Project Polis (Dev Journal #3): Coroutines, Tasks, Building Construction — Polis – Dev Blog

In our previous dev journals we discussed the hex grid generation process for Polis, how we utilized Unity’s ScriptableObject to separate the data that define the various game objects from their run-time behaviour and we dived a bit deeper into the details of our core gameplay mechanics. Now that we have a better understanding of what we are building it’s time to focus on some implementation details.

Building construction system overview

We argued that buildings are an important part of the game as they not only allow us to expand our population and storage capacity, but also transform natural resources to secondary resources we can use to support the various needs of our ever-changing civilization. The next step is to think about how we are going to construct these buildings. Let’s try to outline the construction process along with the various subsystems that might be involved:

Image 1: Construction process overview

  1. Given I have a tile selected, a building that can be constructed on that tile and the necessary building material in storage to cover the construction costs, when I hit the “Build” button a “construction request” is created.
  2. We have a limited number of builders that can be assigned on the various construction tasks which means that not all tasks can be worked at the same time. Therefore the request enters a queue and waits for builders to be assigned to it.
  3. Once some builders have been assigned to the task, we need to transport them and the building material to the construction site.
  4. As soon as the builders and the material have been transported, we can start the construction. Every “game day” the builders contribute some effort towards the construction and after a few days the construction has finished.
  5. Once it has finished, we’ll want to assign builders to other tasks. We might even want to notify other places as well so they can handle this event accordingly. If for example we just constructed a production building, we’ll need to let the production system know that a new building has been added so it can start the production by assigning workers to it.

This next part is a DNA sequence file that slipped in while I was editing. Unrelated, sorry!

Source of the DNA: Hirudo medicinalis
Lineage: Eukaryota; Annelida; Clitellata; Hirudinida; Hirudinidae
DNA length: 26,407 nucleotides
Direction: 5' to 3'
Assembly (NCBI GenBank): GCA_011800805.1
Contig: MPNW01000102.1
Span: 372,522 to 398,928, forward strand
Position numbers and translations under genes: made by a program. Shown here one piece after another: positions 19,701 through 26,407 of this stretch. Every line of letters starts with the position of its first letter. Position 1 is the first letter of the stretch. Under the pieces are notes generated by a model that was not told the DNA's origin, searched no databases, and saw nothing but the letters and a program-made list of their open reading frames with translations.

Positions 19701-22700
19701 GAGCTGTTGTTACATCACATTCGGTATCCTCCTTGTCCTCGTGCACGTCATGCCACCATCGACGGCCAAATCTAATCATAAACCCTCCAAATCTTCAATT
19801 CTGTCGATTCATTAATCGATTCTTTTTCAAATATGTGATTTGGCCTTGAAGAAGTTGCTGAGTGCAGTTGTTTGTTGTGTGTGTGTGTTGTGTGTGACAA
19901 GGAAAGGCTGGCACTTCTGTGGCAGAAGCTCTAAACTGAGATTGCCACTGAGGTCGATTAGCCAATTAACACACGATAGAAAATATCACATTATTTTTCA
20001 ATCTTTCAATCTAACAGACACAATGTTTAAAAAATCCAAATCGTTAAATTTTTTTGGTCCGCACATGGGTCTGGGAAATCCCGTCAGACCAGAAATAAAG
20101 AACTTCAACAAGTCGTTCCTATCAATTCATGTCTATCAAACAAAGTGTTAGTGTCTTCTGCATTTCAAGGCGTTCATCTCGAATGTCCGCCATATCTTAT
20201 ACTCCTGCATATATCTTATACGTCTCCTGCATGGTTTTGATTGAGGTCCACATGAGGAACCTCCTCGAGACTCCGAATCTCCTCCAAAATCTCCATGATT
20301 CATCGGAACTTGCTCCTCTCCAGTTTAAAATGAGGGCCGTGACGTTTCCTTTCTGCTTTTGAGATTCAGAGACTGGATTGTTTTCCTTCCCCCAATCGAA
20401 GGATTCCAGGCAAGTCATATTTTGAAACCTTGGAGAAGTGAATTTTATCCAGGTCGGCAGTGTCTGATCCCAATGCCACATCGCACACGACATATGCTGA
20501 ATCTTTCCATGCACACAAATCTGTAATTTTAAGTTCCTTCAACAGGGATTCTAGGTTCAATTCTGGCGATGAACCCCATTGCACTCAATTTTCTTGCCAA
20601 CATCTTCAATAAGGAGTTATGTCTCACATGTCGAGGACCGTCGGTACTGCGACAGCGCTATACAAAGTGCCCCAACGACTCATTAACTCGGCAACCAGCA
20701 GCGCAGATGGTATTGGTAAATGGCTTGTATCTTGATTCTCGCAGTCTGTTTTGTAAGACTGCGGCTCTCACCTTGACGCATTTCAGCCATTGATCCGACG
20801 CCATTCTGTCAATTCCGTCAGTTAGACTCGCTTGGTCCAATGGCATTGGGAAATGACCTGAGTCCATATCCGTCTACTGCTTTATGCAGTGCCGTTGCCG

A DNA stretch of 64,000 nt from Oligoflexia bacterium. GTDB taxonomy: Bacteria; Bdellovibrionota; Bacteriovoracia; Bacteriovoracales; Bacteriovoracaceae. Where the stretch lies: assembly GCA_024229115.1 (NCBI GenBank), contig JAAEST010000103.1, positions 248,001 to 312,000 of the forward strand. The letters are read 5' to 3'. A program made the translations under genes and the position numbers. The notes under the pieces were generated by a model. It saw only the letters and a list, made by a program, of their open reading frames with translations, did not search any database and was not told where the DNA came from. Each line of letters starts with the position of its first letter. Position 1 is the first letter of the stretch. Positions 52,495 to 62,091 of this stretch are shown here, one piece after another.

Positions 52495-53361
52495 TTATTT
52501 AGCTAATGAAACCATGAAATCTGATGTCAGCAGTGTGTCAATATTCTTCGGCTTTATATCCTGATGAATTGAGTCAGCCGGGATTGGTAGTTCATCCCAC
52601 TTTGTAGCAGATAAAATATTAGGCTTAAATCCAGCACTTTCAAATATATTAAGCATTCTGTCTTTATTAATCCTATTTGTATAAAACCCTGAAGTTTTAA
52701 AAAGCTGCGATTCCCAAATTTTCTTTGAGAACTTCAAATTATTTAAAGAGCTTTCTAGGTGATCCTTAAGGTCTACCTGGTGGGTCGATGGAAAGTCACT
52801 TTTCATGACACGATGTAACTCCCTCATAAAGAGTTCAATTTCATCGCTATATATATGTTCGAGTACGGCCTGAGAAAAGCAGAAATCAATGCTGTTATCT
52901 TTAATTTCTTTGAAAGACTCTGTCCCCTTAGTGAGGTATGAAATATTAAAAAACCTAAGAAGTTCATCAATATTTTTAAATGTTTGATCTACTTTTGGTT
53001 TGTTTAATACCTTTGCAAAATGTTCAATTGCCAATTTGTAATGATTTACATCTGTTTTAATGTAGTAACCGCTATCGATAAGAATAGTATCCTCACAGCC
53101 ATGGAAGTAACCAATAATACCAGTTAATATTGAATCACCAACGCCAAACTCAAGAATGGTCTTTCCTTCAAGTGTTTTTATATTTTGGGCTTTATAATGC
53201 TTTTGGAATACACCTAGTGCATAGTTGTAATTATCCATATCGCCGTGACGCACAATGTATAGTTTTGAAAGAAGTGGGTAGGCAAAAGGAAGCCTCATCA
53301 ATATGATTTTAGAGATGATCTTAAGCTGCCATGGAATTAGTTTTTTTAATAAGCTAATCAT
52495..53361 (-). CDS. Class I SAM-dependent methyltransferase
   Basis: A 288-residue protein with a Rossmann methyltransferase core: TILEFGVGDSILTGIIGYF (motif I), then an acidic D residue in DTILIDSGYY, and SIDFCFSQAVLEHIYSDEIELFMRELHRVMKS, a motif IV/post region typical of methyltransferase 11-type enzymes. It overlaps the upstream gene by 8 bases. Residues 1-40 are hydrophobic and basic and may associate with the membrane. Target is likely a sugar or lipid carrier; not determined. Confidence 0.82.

This is roughly how we imagine the construction process and it’s good enough to get us started for now. There are other steps that we haven’t mentioned and surely more steps will be involved in the future as we add more features. For example as this is a procedural city building game where the city is generated dynamically as buildings are constructed, we want to be able to place these buildings in the world. We’ve created a stub class called ConstructionPlanning, which later on will be responsible for returning a position in the world for the desired construction taking into account already placed buildings, the road network, terrain, etc.

Task-based processing and Unity’s coroutines

In the construction process we described earlier we can see that various systems are involved (Construction, Transportation, Planning, Production, etc) and most of these will need to be able to process tasks independently of each other. Sometimes these tasks will have to wait for other tasks to finish before they can start (a construction task cannot be started until the transportation task(s) have finished).

The whole idea of tasks is known as task-based asynchronous programming and it’s probably better known in the context of multi-threaded applications. However asynchronous doesn’t necessarily mean that we have to use multiple threads to perform work in parallel, it merely means that we can execute a process independently of others and deal with its result once it has finished, this is known as concurrency.

Now if you decided to go multi-threaded you would probably do something like this: have a Task and a TaskScheduler. The TaskScheduler would maintain a pool of threads and a queue where tasks are added. Then the scheduler would decide which tasks to run (based on priority, available threads, some other conditions, etc), it would allocate a thread from the pool for each task and wait for them to be done. When a task has finished it could then notify others subscribed to this event, letting them handle it the way they wanted to.

Image 2: Task processing implemented with Unity’s coroutines

In our case, we decided to design our system with a single-threaded task-based asynchronous processing approach, using Unity’s coroutines (Image 2). Coroutines are quite a powerful feature, allowing us to spread processing cost over various frames (time-slicing) or delay execution. Our understanding is that Unity’s API is not thread-safe but we can still use C# threads for various calculations. However we feel this is far too complex for now so we decided to go with the much simpler, single-threaded approach. Our decision to implement task-based concurrency means that we could easily switch to a multi-threaded parallel implementation in the future, as we narrow down our target platforms.